Editor's Note: Alfredo Pedro passed away over the weekend of Nov. 8.
NORTH CENTER — Alfredo Pedro can only run in his mind now.
Last year, the North Center resident was running in 100-mile races. In December, he was diagnosed with amyotrophic lateral sclerosis — Lou Gehrig's disease.
Now it takes minutes for him to migrate a few steps from his kitchen to his living room in the home he shares with his wife, Kathy, and their two dogs, Cicero and Chucky.
The running outside — one 100-mile race in northern Minnesota in 2013 took him 36 hours, without sleep, to complete — has been replaced by running inside his head. Pedro meditates for two to three hours a day. He said 75 percent of that time is focused on his past jaunts.
"I always think about the mountains, running in the woods or I think about the things that happened to me when I was running," Pedro, 46, said. "That's the only way I can keep my sanity."
Justin Breen says Pedro is trying to cope:
Pedro moved to Chicago from Mexico 25 years ago with his parents and four siblings. He started his own business — Bumper City, an auto body parts store in Austin — from scratch. Two of his brothers were killed in gang shootings when he first arrived. His other brother and his sister work for him at Bumper City, 821 N. Cicero Ave.
Pedro only started running in 2010, when he was a heavy drinker and weighed 230 pounds. He began on a treadmill, then outside to nearby Welles Park, then to the Lakefront Trail and eventually into races — first 10-milers and half-marathons, then marathons, then 50K's, and eventually 50- and 100-milers.
Running, Pedro said, was his salvation.
"I knew running was going to change my life," said the 5-foot-7 Pedro, who lost 75 pounds from his runs and hasn't had a drop of booze since 2010.
The sport also helped Pedro find countless new friends, including many from the Flatlander Ultrarunners group he helped found last year with Scott Kummer. The membership has grown to 600-plus. Many of them have stopped by Pedro's small, cream-colored home, which he rarely leaves.
"They come here more than my real family. I'm not sure you can write that, but that's the truth," Pedro said.
Pedro with one of his two dogs, Cicero. DNAinfo/Justin Breen
Said Kummer, of Bronzeville: "He's always smiling. He gives time to new people and always has the most positive outlook. He is an amazing runner in terms of persistence and endurance. His specialty is tackling long, difficult challenges."
Pedro has finished four 100-mile races, in Indiana, Wisconsin, Minnesota and Illinois. He and Kummer once ran from Chicago to Milwaukee — 93 miles — just for fun.
In 2013, Pedro was signed up for Midwest Grand Slam of Ultrarunning — a series of four, 100-mile trail races — but during preparation, he started consistently tripping during his runs.
"I thought it was my shoes," Pedro said. "I was tripping everywhere. I would faceplant every time because I couldn't lift my right arm fast enough."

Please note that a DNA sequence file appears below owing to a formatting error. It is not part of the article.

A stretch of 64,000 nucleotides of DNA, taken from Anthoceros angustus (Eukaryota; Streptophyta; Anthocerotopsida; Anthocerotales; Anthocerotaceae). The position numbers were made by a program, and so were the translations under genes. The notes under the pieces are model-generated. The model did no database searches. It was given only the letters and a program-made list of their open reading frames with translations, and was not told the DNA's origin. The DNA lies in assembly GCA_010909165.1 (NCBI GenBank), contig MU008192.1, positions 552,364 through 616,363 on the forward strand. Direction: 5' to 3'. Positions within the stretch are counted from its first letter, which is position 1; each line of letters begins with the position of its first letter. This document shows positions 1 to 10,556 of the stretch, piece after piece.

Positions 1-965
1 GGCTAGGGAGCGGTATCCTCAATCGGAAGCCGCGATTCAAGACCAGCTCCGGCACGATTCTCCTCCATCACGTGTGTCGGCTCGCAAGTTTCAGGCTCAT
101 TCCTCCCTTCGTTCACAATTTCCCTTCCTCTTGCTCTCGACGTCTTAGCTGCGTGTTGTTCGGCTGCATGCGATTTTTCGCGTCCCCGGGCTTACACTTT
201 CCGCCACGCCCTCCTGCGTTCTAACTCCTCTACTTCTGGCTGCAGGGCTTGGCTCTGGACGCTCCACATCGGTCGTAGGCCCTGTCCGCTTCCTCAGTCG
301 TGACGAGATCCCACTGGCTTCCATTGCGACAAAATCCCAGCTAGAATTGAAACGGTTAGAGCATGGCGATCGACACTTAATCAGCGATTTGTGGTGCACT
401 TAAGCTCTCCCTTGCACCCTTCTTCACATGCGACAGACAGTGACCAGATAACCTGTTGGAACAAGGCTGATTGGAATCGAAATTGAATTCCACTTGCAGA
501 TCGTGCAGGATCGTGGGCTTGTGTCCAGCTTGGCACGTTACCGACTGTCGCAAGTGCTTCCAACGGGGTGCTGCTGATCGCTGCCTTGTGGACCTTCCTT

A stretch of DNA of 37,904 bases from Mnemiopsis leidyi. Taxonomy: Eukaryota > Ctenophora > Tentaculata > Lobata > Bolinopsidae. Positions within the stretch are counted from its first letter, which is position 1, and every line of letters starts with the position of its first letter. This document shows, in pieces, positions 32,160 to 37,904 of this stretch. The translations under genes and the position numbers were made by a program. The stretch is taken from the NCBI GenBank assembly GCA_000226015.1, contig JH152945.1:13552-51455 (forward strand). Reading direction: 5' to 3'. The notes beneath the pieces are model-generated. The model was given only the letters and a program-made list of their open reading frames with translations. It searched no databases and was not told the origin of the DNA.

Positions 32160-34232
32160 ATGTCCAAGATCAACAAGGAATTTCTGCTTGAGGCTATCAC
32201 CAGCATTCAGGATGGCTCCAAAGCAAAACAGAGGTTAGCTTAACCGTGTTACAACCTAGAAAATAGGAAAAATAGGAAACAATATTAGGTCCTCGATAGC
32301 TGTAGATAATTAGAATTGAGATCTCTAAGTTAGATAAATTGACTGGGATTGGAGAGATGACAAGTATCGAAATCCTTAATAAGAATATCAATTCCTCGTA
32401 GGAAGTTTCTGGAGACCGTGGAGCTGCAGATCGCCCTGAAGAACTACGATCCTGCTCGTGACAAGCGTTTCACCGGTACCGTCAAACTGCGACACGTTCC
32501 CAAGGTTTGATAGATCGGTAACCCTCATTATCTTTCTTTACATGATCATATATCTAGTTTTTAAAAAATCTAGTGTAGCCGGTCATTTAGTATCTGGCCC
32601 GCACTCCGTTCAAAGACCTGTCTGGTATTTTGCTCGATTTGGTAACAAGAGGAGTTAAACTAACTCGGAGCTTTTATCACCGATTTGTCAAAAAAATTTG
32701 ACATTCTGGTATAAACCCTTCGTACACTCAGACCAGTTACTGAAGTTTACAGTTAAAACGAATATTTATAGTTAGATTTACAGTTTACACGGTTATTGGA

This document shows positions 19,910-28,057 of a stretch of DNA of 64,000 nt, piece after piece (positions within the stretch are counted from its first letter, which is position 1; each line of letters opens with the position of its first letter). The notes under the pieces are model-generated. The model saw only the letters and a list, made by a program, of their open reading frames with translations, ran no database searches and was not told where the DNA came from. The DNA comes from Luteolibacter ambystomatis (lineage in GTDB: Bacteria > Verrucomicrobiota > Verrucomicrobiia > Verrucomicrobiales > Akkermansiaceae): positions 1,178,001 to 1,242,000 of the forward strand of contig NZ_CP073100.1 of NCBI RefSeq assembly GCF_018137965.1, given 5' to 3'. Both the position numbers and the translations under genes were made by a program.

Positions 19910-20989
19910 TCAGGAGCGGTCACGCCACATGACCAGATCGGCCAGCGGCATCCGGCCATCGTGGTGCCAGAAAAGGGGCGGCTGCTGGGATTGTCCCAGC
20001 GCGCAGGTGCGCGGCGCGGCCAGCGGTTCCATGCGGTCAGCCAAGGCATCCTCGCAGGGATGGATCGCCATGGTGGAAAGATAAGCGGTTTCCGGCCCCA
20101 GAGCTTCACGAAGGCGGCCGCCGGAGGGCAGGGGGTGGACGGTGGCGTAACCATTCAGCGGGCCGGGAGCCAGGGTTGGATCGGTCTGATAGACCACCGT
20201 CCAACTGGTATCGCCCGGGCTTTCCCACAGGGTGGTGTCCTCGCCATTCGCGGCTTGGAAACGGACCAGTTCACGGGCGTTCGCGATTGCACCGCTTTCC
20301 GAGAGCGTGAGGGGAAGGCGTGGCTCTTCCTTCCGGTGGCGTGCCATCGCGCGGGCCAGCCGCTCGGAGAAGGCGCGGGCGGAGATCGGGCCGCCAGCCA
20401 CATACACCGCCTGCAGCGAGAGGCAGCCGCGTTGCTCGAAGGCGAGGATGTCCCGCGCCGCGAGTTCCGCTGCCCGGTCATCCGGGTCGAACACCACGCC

Pedro continued to run until August of 2014 but was forced to stop after an event in Colorado because the right side of his body wouldn't allow him to continue. He hasn't run since.
Pedro didn't know he had ALS, described "as a progressive neurodegenerative disease that affects nerve cells in the brain and the spinal cord," until he was told by a doctor during a telephone call on Dec. 12, 2014. It was exactly a month before his 46th birthday.
"I thought I was going to be cured," Pedro said. "I never thought it was going to be ALS."
Awards from 100-mile races Pedro has completed and a photo of him and his wife dancing. DNAinfo/Justin Breen
"I've had days here where I'm punching the walls, saying what the f--- has happened," said his wife, an East Side native. "There's been a lot of prayer, a lot of faith, a lot of meditation ... but it's horrible."
Kathy and Alfredo Pedro met 20 years ago while salsa dancing. Kathy described her husband as "an amazing dancer, like an amazing off-the-charts dancer."
Pedro's ALS has prevented him from dancing. His regression has been swift: In December and January, he could walk freely; he then was forced to transition to a cane, then a walker. His dog Cicero — a stray whom the Pedros found while he was walking on Cicero Avenue near Bumper City — used to love tugging a toy rope while Pedro held on. But his owner now lacks the strength to do that.
Pedro said he cries daily, sometimes uncontrollably. He falls at least once a day, but has perfected a technique where he can tip backwards instead of landing on his face.
The other day, Pedro and his wife were flipping through the channels when a film based on Gehrig's life — "The Pride of the Yankees" — came on. He said the couple watched for a few minutes, then turned it off during a scene where Gehrig could no longer utilize his arm.
The ever-spirited Pedro dreams of running again — Kummer and he have even discussed the former pushing the latter in a wheelchair during a marathon — but he'd be happy just to walk.
And while Pedro understands the reality of his circumstances, he's hoping "a miracle can happen."
"I believe in God," Pedro said. "I have so much faith, and I'm not going to give up. And that's my plan."
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